JR Woodward is about 2/3 of the way through his Good News Series, where he puts a question to 50 bloggers, asking them for an article explaining what the “good news” is — but the article is to be about 500 words and written as though for publication in each blogger’s local newspaper. It’s quite a good series with a variety of responses and approaches posted so far. Today’s post is Jamie Arpin-Ricci in Winnipeg, which is also my city. I found it very poignant and compassionate approach to presenting the good news, opening with the account of a suicide that did feature very recently in our local media. Jamie takes an approach which is not theology-first, something I appreciate and attempted to do as well. My contribution was the sixth in the series. It didn’t generate a lot of discussion, perhaps because it appeared on a weekend, but I thought I would post it here as well now that it’s run on JR’s blog for a while. In the disclaimer that ran with my article, I said that I wanted to write early in the series “to get it out of the way before reading what so many astute thinkers would write so I wouldn’t feel the pressure to come up with anything so profound. This way as I follow the series, I’ll only have to say, ‘Gee, I wish I’d written that…’.” As I expected, a number of such approaches and statements have already appeared in the series. In any event, what I said follows below.
It’s always a difficult thing to distill a complex question down to a simple answer, and a question like “What is the ‘Good News’?” is as difficult as any when it’s placed into a spiritual context. I believe there’s a very simple answer, but the explanation of the simple facts is where a lot of things have gone awry in the past to give certain religions — namely, Christianity — a bad reputation. And to be fair, it’s a reputation that has at times been well-earned.
The “Good News” is simply this: there is a God, and he cares about you. That’s it, in a nutshell. Of course there are follow-on implications of these simple facts, which is where the matter gets complicated. But how do we unpack these implications without making the explanation sound condescending, judgmental, or frankly, like someone switched the labels with the “Bad News” cannister? Why is this so? Perhaps it’s because the “Good News” always seems to feature Hell as a — or the — major tenet to be grasped. The “Good News” is that you don’t have to go to Hell. To be sure, this is good news to those who thought they might be so destined, but really, how many of us actually think this? Most of us expect that we’re good enough to garner entrance to Heaven, even if we know that we overestimate our goodness. After all, we may have our faults, but we’re not that bad, right? The traditional “Good News” counterpoint to this reasoning? We’re all bad enough to go to Hell. What happened to the good part again?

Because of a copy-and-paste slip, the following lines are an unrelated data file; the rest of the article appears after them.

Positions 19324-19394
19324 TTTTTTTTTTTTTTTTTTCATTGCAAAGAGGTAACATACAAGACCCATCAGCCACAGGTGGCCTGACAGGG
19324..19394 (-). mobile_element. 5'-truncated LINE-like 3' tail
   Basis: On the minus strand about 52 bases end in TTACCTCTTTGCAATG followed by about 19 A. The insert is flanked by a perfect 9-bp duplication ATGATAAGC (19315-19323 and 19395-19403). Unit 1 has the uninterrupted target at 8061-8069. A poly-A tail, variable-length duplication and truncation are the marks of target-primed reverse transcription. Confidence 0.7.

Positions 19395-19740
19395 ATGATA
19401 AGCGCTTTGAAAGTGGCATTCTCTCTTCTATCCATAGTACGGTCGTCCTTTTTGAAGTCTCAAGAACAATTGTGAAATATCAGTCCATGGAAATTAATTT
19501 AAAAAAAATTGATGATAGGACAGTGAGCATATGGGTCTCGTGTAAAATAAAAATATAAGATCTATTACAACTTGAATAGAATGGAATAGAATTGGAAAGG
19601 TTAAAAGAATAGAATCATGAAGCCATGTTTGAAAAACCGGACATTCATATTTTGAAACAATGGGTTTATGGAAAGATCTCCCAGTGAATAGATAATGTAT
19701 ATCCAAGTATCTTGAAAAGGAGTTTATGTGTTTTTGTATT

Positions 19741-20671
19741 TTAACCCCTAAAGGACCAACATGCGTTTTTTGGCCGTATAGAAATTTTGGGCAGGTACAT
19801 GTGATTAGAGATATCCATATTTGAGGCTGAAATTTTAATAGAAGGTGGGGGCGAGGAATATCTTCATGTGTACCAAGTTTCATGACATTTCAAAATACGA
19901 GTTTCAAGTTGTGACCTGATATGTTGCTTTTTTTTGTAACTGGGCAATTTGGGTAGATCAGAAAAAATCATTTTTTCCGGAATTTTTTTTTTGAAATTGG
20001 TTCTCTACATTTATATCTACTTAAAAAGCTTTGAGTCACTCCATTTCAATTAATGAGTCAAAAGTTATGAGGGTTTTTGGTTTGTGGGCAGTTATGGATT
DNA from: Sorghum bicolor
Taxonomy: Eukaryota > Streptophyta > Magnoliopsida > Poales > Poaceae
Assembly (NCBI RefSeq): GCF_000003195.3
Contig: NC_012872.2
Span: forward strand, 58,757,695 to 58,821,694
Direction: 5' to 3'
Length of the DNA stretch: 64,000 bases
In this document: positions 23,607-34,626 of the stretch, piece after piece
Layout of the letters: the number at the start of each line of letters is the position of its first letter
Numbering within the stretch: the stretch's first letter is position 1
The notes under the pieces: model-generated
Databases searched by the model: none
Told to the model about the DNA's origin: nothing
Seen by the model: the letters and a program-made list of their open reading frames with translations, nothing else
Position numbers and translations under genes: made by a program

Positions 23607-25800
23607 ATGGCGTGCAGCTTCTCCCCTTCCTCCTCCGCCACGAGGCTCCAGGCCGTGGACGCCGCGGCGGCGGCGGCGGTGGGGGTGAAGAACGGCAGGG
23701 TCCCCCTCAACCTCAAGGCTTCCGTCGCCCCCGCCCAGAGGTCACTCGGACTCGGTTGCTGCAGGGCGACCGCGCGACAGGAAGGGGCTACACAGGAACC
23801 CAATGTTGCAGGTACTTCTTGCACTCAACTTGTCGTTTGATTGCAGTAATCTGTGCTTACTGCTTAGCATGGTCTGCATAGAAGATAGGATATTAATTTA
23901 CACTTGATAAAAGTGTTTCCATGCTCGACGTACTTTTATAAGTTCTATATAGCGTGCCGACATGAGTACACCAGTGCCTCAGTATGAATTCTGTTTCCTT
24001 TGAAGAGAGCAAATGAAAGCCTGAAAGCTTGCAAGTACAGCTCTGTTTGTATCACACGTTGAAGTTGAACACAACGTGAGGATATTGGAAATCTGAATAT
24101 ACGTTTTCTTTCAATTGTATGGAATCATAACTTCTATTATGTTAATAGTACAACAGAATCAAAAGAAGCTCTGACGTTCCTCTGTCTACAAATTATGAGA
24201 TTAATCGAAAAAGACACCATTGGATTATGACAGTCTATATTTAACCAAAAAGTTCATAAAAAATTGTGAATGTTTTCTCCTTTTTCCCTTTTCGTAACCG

This version of the Good News played for many years while our country imagined itself as a “Christian” nation. As this perception slips away, the Good News actually changes. No, the essential facts of orthodox Christianity haven’t changed, but there’s a “re-imagining” of these tenets that impacts the way they are to be viewed and presented.
The Good News as it’s been presented for the past few generations has four basic steps, or laws: (1) God is love and loves you; (2) you sinned and deserve to die; (3) Jesus Christ died instead of you; and (4) if you accept Jesus, his death becomes a substitution for yours.
The detailed explanation of all but the first point seems inevitably to sound like a “Good News/Bad News” setup. Which do you want first? Fortunately, this point on its own hasn’t got a Bad News corollary. God cares about you. That’s it, the Good News in its simplest form. Sure, there are further explanations that detail just how good this news is by outlining the extent of the downside its absence would cause. But the Good News is that God cares, and this fact alone can somehow lead to a relationship with him that ushers you into his presence in the afterlife. Now that’s a version of the Good News that bears closer investigation.